Managing Cultural Diversity in Business
The title managing cultural diversity seems more daunting that it actually is. So what does it mean?
In a nutshell it is about understanding how each culture views or does business with each other. As the world is literally becoming smaller and business can now take place without even the need for face to face meetings; there is an even greater emphasis placed on understanding how cultures differ and in your business environment why people from different cultures do things in a particular way.
One little example: At a recent training day I facilitated, we played‘guess who’. This is a game where I ask everyone to anonymously write something about them related to their culture on a post-it note. These are then read out randomly. The idea is to see if the other people in the room can guess who wrote what? More often than not, no matter how well the people know each other, the guesses are miles off.
On this particular occasion, one of the participants wrote, ‘in my culture, it is considered disrespectful to look an older person in the eye’. The other participants had a good number of guesses before finally giving up. The man then owned up and explained that he came from South Africa. This was particularly enlightening for his colleagues as some of them admitted that they had often considered him to be rude. Thus, one culture clash was diffused and everyone concerned understood each other better.
In British business culture, eye contact is considered to be extremely important and you can easily see why people could get off on the wrong foot.
Eye contact is an element in the use of body language, as well as facial expressions, touch, use of space, gestures and the sounds we make which carry language e.g intonation.
Touch is another interesting topic of discussion. In some cultures, touch is less acceptable than in others. How many times have you been on holiday to Italy or France and seen people openly greet each other by kissing on each cheek? People from these countries often perform this action, even if they have only met each other a few times. This would be very much frowned upon in the UK, particularly in Scotland. In Europe there seems to be a North/South divide in relation to touch. People from many parts of Asia will not touch at all.
In Japan, it is customary to bow when greeting another person, rather than shaking hands.The Japanese also have many types of bows: informal, formal, very formal, apologetic and so on. When Japanese business people meet business people from other cultures who use handshakes, interestingly the Japanese will often bow and shake hands. If you are not aware of this, there could be a very nasty clash of heads. Not really the kind of footing you want to get off on if you plan to do business together. So, understanding cultural diversity in this instance will ensure that your business transaction flows more smoothly.
Again, in Japan personal space differs from that in many western countries. Japanese will often stand 1.5 metres or more apart. To western business people, this would seem rather strange as if the person is avoiding them or is disinterested in what they have to say.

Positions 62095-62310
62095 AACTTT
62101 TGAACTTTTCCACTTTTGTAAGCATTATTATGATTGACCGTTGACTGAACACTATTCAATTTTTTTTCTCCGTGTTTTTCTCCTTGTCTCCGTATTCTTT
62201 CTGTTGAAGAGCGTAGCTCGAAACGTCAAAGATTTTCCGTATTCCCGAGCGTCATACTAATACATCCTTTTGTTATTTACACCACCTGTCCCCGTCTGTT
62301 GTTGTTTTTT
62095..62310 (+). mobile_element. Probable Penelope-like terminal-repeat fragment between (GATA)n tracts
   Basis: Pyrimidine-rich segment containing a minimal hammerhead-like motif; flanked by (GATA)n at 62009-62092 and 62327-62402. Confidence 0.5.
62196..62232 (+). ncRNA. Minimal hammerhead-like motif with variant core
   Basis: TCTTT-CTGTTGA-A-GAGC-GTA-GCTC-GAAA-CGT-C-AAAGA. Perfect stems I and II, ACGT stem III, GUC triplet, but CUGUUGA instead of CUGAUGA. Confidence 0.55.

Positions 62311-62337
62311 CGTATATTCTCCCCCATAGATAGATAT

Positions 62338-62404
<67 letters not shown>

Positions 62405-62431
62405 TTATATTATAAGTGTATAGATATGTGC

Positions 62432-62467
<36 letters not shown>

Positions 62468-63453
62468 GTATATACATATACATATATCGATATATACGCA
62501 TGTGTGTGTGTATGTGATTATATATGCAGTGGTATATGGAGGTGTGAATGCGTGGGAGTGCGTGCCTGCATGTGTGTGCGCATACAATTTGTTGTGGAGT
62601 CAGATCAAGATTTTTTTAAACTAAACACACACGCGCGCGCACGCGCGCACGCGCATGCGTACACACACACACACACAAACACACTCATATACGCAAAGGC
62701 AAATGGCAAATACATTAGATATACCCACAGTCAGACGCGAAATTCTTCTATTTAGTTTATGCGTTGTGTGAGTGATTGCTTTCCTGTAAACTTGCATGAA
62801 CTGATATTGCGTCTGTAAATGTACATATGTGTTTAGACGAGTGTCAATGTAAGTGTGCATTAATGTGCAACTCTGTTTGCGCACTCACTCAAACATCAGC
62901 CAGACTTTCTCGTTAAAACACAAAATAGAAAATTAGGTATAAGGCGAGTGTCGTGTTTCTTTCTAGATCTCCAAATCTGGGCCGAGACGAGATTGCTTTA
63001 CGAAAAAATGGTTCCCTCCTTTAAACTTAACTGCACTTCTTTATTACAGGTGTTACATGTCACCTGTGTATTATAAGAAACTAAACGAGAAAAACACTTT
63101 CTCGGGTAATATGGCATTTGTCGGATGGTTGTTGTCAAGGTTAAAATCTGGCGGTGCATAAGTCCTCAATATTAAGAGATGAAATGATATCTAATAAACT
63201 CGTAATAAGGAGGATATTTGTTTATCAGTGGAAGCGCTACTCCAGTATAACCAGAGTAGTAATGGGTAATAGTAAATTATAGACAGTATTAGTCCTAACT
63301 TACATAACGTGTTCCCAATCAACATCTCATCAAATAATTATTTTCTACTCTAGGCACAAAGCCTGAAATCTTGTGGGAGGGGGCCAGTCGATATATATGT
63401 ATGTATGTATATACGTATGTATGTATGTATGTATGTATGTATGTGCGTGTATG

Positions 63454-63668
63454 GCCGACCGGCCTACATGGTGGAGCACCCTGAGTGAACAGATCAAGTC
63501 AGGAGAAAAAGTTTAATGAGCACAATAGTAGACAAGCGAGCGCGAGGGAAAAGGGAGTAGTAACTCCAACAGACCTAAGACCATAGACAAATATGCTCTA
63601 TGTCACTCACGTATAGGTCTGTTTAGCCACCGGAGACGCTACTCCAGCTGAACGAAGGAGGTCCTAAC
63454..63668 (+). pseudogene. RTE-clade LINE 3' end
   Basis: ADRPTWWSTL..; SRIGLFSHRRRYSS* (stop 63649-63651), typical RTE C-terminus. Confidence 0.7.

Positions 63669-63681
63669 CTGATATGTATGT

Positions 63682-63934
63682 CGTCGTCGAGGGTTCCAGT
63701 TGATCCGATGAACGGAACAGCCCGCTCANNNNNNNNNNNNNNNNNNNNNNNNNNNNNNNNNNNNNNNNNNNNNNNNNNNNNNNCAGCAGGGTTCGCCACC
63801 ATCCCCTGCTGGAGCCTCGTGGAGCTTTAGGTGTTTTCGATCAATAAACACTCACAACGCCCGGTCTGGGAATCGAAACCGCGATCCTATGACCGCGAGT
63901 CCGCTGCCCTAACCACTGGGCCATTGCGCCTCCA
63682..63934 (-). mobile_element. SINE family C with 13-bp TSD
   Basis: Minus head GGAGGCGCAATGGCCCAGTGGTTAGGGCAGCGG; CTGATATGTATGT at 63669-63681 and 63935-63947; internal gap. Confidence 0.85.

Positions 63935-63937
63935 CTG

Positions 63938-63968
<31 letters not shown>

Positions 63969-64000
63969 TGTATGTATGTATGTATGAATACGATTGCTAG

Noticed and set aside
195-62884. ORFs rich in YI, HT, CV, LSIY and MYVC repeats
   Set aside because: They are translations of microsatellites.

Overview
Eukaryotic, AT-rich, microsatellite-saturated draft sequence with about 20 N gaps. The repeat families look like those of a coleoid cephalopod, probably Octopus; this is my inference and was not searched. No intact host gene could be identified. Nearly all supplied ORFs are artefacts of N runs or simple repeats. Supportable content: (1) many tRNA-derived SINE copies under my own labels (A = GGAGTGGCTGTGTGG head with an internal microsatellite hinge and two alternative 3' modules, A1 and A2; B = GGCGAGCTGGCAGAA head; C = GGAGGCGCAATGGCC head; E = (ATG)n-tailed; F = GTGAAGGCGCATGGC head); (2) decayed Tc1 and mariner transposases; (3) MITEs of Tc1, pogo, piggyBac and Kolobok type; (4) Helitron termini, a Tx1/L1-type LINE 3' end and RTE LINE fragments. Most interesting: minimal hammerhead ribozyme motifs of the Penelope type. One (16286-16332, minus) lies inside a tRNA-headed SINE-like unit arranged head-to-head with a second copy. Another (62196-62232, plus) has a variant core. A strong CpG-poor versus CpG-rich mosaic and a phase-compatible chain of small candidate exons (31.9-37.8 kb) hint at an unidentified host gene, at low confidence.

There are two gestures which can cause trouble when doing business in other parts of the world. The thumb up sign is perfectly acceptable and positive in the UK and the USA but in Iraq and Spain it is considered obscene. Equally the O.K. sign is again obscene in Greece and parts of Eastern Europe.
Moving your head from side to side or nodding it up and down can mean the opposite in some parts of Asia than in the UK.
Having taught Chinese students I have occasionally fallen foul of cultural etiquette. On one particular occasion, a male student had completed an excellent essay that he had obviously worked tirelessly on. I am not particularly ‘touchy, feely’ but I was overjoyed and made the cultural ‘faux pas’ of patting him on the back to congratulate. This was met with a frozen body response. Needless to say I have never repeated this mistake again.
My students are often amused by the indirect nature of British people, for example, when making polite requests. I make light of this and say that we are looking for the longest way to make a request ‘would you mind awfully, awfully, opening the door so that I can pass through’.
Another thing my students find it hard to grasp is the fact the British people smile all the time at people they come across, even if they don’t know the person. To many of them, this appears overly familiar. One of the things they sometimes fall foul of in the UK is not joining at the end of a queue. British people can find this extremely upsetting. On one occasion I had friends visiting from Germany who made a trip to supermarket whilst I was at work. They had planned to cook a meal for my wife and I. On our return we discovered that they had upset people in the supermarket by not queuing in order.
All of the above are examples of differences in cultures and demonstrate cultural diversity in a variety of areas that we often take for granted when dealing with people who share the same culture as us.
The key to managing cultural diversity in business is to:
1. Understand the way we think and act
2. Be aware of how we interact and communicate with other people
3. Examine our own culture specific business behaviours
4. Be open minded
5. Be willing to learn